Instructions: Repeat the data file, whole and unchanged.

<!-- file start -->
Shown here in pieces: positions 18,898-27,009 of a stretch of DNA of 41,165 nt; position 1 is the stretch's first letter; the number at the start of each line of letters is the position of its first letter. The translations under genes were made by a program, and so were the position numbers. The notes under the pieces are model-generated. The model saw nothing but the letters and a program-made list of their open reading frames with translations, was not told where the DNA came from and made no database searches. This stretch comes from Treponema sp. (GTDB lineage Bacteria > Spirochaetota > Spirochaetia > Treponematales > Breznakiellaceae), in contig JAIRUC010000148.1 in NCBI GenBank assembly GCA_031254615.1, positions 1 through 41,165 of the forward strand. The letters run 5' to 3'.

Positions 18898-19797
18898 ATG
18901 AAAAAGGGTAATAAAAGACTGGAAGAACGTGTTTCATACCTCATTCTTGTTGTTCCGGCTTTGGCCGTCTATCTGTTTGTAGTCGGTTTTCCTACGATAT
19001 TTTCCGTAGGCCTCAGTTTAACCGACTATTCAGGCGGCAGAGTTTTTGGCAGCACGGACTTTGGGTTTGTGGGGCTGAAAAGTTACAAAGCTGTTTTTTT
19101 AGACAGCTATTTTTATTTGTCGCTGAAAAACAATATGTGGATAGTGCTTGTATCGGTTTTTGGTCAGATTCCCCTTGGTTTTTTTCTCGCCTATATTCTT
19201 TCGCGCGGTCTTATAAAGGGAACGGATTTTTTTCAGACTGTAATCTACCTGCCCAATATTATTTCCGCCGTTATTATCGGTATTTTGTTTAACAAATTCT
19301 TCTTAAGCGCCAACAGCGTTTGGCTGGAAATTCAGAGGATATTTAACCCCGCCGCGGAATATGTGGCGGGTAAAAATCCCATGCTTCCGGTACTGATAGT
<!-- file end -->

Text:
Shown here in pieces: positions 18,898-27,009 of a stretch of DNA of 41,165 nt; position 1 is the stretch's first letter; the number at the start of each line of letters is the position of its first letter. The translations under genes were made by a program, and so were the position numbers. The notes under the pieces are model-generated. The model saw nothing but the letters and a program-made list of their open reading frames with translations, was not told where the DNA came from and made no database searches. This stretch comes from Treponema sp. (GTDB lineage Bacteria > Spirochaetota > Spirochaetia > Treponematales > Breznakiellaceae), in contig JAIRUC010000148.1 in NCBI GenBank assembly GCA_031254615.1, positions 1 through 41,165 of the forward strand. The letters run 5' to 3'.

Positions 18898-19797
18898 ATG
18901 AAAAAGGGTAATAAAAGACTGGAAGAACGTGTTTCATACCTCATTCTTGTTGTTCCGGCTTTGGCCGTCTATCTGTTTGTAGTCGGTTTTCCTACGATAT
19001 TTTCCGTAGGCCTCAGTTTAACCGACTATTCAGGCGGCAGAGTTTTTGGCAGCACGGACTTTGGGTTTGTGGGGCTGAAAAGTTACAAAGCTGTTTTTTT
19101 AGACAGCTATTTTTATTTGTCGCTGAAAAACAATATGTGGATAGTGCTTGTATCGGTTTTTGGTCAGATTCCCCTTGGTTTTTTTCTCGCCTATATTCTT
19201 TCGCGCGGTCTTATAAAGGGAACGGATTTTTTTCAGACTGTAATCTACCTGCCCAATATTATTTCCGCCGTTATTATCGGTATTTTGTTTAACAAATTCT
19301 TCTTAAGCGCCAACAGCGTTTGGCTGGAAATTCAGAGGATATTTAACCCCGCCGCGGAATATGTGGCGGGTAAAAATCCCATGCTTCCGGTACTGATAGT